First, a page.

Earlier this year, an independent security researcher named Rotem Kerner came forward to disclose critical bugs in a digital video recorder that was integrated into over 70 vendors' CCTV-based security systems.
The vulnerability is a grave one. These DVRs are designed to be connected to whole networks of security cameras. By compromising them, thieves can spy on their targets using the targets' own cameras. In fact, Kerner was part of a team at RSA who published a report in 2014 that showed that thieves were using these vulnerable system to locate and target cash-registers for robberies.
In the two years since the initial report, Kerner tracked down the original manufacturer, a Chinese company called TVT, and repeatedly notified them about the problems with their system. Not receiving any reply, and alarmed that the vulnerable system was showing up in the product offerings of companies all over the world--more than 70 of them!--Kerner came forward, hoping to at least warn the owners of these systems that they were relying on defective products for their security.
Many of the customers of those 70 companies may never know that they're relying on something so defective to safeguard themselves. That's the worst kind of security situation, a fool's paradise where you think you're secure but you're not. It's the difference between knowing your brakes are faulty and driving slower until you can get them fixed; and discovering they don't work the hard way, at 70mph on a freeway when the person ahead of you stops unexpectedly (ouch).
But as bad as that is, it might be getting a lot worse, thanks to regrettable decisions at the World Wide Web Consortium (W3C), a venerable organization that champions open standards, transparency and competition for the Web. Since 2013, the W3C has hosted a group that includes tech giants and huge entertainment companies who are collaborating on a standard that could lead to browsers that control their users' computers in important ways, preventing users from doing things with videos that copyright holders object to, irrespective of whether those objections coincide with what the law allows users to do.
This standard, called "Encrypted Media Extensions" (EME) involves technologies that are guarded a global meshwork of notorious laws called "anti-circumvention laws." These laws prohibit tampering with or compromising digital locks, even for lawful purposes, if those locks are used to restrict access to copyrighted works. These laws, including the 1998 Digital Millennium Copyright Act in the U.S., have spread around the world. The U.S. Trade Representative has repeatedly made adopting these rules a condition of trade with America.
Critically, anti-circumvention laws can put security researchers in legal jeopardy. Vendors have used the rule against breaking digital locks to threaten--and even imprison!--security researchers who come forward to warn people about defects in their products. After all, no company likes to have their mistakes laid bare before their customers, and anti-circumvention has been a useful threat to silence researchers who discover embarrassing facts.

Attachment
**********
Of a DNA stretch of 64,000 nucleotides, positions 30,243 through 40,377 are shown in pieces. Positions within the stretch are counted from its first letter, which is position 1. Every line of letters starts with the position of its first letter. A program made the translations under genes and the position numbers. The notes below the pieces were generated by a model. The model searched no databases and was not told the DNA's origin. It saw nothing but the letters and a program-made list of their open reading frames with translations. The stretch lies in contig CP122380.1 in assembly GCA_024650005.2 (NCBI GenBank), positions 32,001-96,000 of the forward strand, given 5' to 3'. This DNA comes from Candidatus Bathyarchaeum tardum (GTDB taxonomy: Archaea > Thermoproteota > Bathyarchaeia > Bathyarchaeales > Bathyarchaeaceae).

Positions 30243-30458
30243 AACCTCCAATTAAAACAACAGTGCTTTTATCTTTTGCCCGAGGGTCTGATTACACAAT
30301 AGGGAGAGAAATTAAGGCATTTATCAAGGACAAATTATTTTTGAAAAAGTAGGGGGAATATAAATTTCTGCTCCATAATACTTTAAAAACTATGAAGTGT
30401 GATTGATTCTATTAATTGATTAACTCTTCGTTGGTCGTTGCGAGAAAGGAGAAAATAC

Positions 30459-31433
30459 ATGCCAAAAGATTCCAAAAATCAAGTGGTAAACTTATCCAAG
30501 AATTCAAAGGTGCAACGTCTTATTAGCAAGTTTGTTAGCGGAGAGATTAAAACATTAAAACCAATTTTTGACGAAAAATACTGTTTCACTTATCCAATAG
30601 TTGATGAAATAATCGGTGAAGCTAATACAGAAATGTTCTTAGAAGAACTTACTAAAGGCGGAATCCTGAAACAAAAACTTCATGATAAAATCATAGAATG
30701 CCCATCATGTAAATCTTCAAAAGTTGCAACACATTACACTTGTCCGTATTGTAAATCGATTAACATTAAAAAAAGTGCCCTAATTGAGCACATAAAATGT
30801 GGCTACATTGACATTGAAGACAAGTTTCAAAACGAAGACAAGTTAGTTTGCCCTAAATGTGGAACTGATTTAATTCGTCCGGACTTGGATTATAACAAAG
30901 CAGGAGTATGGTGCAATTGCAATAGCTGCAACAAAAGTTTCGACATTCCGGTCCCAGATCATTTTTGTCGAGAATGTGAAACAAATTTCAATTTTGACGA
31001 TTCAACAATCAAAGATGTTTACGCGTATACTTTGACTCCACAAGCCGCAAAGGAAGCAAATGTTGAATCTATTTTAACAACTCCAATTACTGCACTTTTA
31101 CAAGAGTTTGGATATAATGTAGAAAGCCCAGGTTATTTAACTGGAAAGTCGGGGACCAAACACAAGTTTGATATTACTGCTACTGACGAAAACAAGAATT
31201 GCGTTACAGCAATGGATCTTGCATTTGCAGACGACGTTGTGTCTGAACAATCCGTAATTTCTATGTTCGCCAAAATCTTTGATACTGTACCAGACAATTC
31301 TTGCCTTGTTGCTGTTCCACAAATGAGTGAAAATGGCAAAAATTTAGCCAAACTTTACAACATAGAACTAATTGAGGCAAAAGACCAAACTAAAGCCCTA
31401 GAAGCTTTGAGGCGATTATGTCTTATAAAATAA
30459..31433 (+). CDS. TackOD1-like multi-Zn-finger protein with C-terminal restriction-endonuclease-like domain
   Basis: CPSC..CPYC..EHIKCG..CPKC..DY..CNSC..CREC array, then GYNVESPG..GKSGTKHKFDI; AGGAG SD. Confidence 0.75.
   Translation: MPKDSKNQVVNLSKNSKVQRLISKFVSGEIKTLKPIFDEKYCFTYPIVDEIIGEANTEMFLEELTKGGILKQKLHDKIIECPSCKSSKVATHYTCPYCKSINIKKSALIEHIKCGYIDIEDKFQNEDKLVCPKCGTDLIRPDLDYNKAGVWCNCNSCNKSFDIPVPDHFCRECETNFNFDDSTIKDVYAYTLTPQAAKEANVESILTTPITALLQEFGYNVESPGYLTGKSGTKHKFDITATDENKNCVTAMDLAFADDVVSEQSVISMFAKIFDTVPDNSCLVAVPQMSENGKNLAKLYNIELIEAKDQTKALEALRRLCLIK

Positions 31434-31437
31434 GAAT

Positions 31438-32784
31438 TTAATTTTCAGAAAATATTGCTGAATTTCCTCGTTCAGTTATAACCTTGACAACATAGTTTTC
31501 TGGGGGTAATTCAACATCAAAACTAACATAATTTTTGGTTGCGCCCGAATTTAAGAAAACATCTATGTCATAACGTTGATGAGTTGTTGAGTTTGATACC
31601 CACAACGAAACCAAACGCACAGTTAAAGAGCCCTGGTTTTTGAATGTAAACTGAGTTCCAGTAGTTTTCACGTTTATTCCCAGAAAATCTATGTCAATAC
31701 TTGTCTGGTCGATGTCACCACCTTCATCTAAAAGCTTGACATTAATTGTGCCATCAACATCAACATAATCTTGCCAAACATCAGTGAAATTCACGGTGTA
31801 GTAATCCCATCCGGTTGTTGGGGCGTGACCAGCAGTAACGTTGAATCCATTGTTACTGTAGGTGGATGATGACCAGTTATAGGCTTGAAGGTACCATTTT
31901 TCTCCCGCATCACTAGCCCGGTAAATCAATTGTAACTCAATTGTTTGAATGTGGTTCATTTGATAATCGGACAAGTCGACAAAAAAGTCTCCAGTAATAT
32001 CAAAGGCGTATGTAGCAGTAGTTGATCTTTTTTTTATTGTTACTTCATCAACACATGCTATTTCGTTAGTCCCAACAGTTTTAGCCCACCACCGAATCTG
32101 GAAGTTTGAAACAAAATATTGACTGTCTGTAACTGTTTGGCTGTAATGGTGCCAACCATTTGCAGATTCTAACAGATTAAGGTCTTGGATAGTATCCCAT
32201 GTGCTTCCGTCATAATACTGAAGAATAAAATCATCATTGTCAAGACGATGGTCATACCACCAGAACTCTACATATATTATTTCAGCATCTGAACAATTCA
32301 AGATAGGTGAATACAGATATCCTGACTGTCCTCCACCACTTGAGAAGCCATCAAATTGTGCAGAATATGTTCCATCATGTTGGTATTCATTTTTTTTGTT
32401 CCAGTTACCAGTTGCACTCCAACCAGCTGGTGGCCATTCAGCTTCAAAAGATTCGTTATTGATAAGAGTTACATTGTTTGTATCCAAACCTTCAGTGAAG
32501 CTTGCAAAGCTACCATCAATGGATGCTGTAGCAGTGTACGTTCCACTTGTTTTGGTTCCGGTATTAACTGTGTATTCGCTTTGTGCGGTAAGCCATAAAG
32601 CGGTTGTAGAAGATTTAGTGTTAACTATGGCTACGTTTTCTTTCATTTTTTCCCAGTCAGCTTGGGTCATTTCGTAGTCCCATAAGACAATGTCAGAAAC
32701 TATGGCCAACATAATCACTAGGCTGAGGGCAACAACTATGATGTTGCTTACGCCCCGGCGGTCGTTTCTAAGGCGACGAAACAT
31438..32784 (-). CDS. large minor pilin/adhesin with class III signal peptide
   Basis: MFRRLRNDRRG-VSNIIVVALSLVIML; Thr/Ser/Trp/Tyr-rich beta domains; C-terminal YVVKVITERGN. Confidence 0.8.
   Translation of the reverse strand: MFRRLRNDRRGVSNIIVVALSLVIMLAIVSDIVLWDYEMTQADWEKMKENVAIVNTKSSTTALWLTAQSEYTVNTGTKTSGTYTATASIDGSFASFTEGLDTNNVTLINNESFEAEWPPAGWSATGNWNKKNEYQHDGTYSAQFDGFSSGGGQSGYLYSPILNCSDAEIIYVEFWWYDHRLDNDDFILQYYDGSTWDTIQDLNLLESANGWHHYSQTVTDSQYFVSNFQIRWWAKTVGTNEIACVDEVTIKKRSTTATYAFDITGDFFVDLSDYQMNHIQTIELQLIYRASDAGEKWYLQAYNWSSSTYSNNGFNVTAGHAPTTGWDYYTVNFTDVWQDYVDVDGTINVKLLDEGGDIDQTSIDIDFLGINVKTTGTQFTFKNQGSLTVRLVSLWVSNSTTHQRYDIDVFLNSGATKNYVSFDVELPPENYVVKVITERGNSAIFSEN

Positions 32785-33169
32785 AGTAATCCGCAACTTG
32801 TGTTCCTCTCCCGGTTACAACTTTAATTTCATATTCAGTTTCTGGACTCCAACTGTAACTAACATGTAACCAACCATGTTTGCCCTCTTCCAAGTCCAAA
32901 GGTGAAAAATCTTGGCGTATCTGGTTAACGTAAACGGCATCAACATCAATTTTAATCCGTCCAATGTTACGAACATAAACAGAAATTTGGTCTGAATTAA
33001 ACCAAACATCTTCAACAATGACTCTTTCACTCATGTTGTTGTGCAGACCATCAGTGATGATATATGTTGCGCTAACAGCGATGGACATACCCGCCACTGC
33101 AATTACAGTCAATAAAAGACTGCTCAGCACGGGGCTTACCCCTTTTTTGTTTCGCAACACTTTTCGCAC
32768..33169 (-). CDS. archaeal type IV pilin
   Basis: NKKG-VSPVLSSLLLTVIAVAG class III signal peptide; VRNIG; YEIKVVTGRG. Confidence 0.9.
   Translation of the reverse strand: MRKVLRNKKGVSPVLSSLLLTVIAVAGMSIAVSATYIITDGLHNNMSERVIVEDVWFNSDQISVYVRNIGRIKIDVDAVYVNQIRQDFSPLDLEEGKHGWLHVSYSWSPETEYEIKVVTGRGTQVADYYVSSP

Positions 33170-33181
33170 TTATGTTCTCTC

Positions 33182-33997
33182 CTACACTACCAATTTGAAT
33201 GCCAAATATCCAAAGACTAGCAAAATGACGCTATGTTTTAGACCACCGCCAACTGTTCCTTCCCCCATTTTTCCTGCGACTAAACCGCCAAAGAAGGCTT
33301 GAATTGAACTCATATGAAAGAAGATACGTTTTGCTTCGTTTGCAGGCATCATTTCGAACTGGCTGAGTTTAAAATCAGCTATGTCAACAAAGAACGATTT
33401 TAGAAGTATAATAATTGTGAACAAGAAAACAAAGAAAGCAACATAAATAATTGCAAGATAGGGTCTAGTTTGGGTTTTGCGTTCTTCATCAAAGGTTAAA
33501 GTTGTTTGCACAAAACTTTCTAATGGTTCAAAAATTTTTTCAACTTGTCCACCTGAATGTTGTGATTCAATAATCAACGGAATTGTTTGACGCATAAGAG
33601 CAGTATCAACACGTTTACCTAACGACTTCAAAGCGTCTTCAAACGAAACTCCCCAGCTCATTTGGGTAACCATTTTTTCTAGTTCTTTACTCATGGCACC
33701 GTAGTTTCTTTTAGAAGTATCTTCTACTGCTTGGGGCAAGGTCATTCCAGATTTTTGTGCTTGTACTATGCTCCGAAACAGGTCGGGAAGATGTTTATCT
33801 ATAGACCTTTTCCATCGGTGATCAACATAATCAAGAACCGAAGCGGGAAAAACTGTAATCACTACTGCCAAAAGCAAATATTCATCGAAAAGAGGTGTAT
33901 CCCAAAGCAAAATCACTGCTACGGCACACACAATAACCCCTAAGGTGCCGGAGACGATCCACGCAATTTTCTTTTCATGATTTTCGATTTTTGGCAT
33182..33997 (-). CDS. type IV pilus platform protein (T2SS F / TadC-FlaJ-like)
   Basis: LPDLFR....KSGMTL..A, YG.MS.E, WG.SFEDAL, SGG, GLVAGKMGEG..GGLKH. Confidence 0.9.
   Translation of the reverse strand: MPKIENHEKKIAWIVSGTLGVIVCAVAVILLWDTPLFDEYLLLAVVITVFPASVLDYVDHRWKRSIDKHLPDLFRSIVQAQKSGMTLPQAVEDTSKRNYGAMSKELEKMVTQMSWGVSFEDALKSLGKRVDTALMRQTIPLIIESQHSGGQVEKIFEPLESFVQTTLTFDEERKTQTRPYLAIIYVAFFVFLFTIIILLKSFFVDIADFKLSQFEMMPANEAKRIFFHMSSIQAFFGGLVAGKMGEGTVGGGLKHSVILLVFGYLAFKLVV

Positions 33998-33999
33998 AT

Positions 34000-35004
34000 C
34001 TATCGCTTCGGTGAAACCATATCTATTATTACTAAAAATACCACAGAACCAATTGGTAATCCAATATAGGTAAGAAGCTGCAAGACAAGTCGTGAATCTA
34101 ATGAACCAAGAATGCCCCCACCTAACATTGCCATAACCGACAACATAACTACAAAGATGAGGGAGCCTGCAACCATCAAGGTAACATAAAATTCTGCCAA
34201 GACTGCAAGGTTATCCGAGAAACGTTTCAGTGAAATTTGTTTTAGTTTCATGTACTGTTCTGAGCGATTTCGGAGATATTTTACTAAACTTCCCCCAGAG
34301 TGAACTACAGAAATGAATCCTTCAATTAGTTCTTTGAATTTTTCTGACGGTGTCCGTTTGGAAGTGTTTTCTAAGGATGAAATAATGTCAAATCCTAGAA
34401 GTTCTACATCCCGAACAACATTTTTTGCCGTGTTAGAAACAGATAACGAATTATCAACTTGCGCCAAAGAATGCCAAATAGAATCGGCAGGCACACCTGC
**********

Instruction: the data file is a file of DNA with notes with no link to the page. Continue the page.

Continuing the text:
Anti-circumvention laws lead many researchers to keep their findings to themselves, because they or their organizations fear reprisals.
Which brings us back to Rotem Kerner and TVT. Digital locks, like the ones that W3C's EME proposal call for, are just the sort of thing an organization might look for in its security systems. After all, many regulators impose strict limits on how long security videos may be retained, and insurers write policies for their customers that require that they purge their surveillance data after a set period, to limit their liability in the event of a breach. A system like EME could be a godsend for head offices that want to set policy on the security systems in all their nationwide branches, causing stored video to become inaccessible after the retention period, backstopping the existing regime of compliance audits.
CCTV and video recorders that include EME or other digital locks could effectively become off-limits to the sort of important disclosures that Kerner made last month. A researcher coming forward about vulnerabilities in a system that includes EME could risk criminal and civil punishments.
It doesn't have to be this way. EFF asked the W3C to adopt a legally binding policy that would prohibit its members from invoking anti-circumvention law against security researchers. Enough W3C members agreed with us that the group working on EME wasn't able to renew its charter. But after three months of discussion, with no agreement in hand, the executive of the W3C decided to let the EME work continue without any safeguards for security research.
The lack of consensus on this issue suggests that some technology companies want to preserve their ability to use the DMCA to shut down embarrassing disclosures. After decades of removing impediments to implementing core Web technology, the W3C is now on its way to creating a new impediment to the open Web, one that will expose users to untold security risks.
The W3C working group that is finalizing EME still has the option of voluntarily adopting a legally binding policy safeguarding security researchers. With your help in spreading the world, we will continue to urge them to do the right thing.